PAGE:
The Dilemma of Revealing Sensitive Information on Paternity Status in Arabian Social and Cultural Contexts
- First Online:
- Cite this article as:
- Adlan, A.A. & ten Have, H.A.M.J. Bioethical Inquiry (2012) 9: 403. doi:10.1007/s11673-012-9390-y
- 422 Downloads
Telling the truth is one of the most respected virtues in medical history and one of the most emphasized in the code of medical ethics. Health care providers are frequently confronted with the dilemma as to whether or not to tell the truth. This dilemma deepens when both choices are critically vicious: The choice is no longer between “right and right” or “right and wrong,” it is between “wrong and wrong.” In the case presented and discussed in this paper, a research team in Saudi Arabia unintentionally uncovered information regarding misattributed paternity. In such a situation and in the context of a tribal cultural system, what should the team do with this information? This case analysis demonstrates the joint application of ethical resources originating from within and outside the Saudi Arabian context. The article analyses the case based on the moral problems involved, relevant medical application, and the impact of such information in the Saudi tribal and Islamic domains. The most pertinent relevant values and secular debates on similar matters are discussed. Finally, the article aims to provide an Islamic dimension of family, fatherhood, and adultery.
KeywordsIslam Islamic culture Paternity Saudi Arabia Trust Truth-telling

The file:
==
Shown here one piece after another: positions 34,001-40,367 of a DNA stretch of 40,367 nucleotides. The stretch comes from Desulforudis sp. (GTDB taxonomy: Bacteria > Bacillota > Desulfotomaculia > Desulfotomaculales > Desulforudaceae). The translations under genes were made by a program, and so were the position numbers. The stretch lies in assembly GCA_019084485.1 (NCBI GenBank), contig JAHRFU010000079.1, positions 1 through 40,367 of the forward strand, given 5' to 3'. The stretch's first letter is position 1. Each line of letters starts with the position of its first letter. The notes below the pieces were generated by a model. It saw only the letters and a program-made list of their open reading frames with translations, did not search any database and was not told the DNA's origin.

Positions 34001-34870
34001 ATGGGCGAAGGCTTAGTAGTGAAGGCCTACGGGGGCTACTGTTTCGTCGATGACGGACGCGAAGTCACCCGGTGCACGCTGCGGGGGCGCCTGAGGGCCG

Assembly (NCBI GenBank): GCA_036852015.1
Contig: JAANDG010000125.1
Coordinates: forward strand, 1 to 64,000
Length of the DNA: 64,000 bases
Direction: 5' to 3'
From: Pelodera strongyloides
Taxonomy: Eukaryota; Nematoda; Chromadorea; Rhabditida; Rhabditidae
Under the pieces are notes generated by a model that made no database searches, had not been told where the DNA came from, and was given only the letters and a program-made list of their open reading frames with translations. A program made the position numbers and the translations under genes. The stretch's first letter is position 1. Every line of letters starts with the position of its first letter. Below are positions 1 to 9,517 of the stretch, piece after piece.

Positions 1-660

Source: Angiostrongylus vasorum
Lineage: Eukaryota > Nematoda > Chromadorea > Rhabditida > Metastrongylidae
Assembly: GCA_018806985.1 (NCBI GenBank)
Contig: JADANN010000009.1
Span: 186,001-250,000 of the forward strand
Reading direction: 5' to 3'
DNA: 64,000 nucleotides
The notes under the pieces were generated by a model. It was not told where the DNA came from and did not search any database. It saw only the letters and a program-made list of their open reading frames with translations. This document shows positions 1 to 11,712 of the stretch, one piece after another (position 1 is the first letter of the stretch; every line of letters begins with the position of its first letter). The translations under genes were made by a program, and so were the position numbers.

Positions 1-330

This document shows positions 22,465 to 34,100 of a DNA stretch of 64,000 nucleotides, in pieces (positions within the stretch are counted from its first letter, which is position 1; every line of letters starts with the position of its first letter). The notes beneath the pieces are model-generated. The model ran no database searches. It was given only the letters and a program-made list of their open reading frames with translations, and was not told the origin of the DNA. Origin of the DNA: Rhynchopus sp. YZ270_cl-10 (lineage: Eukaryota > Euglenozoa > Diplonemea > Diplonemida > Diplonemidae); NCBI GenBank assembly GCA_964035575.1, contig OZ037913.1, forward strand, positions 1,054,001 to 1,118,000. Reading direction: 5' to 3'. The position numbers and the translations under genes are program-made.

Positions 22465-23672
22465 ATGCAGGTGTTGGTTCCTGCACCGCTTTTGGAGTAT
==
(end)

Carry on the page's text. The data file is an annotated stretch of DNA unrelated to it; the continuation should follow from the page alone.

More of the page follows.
In a genetic research project that took place in Saudi Arabia, an ethical issue arose in relation to one participant, a 13-year-old girl with severe mental and physical challenges. The girl is the only daughter of a Saudi family that resides a long distance from the nearest city. The mother is a housewife with a high school education, and the father earns his living from a midlevel, civil service job. The parents, along with their daughter, are regular visitors to major hospitals in the capital city. Despite the burden and distress of such visits, the parents seem in full harmony. To avoid the possibility of having another child with the same condition, however, they have decided not to have any more children. Learning of the possibility that the girl’s condition could be the result of an inherited gene mutation (with the father convinced that the gene responsible for his daughter’s condition must have been inherited from him), the family was invited to participate in genetic research being conducted by the treating physician. The main purpose of the research was to identify the implicated gene and compare the possible mutation of this gene to what already has been discovered by other international research centres. The treating physician, acting as the principal investigator for the research project, invited the family to participate. Although the daughter was the “actual” research participant in the study, both parents were asked to supply blood samples (as the project was genetic in nature) in addition to the daughter. The family consented and were fully informed that the daughter would not directly benefit; it is assumed they participated for altruistic reasons as well as perhaps to determine and better understand the genetic nature of their daughter’s condition. The consent forms, signed by each parent individually, indicated that the family had the right to know all information revealed by the test. During the course of the study, results indicated non-compatible paternity, meaning that—while the wife of the couple is the biological mother of the daughter—the husband is not the child’s biological father. The tests were repeated for potential errors, but the results were confirmed every time. The family also was consulted about whether they had used artificial reproductive technologies such as in vitro fertilization (IVF) with regard to their daughter, as this could suggest that a laboratory error (e.g., using the wrong sperm) was the cause of the non-compatible paternity. The family confirmed, however, that the child was conceived naturally without IVF treatment, leaving the possibility that the child had been conceived outside of the marriage.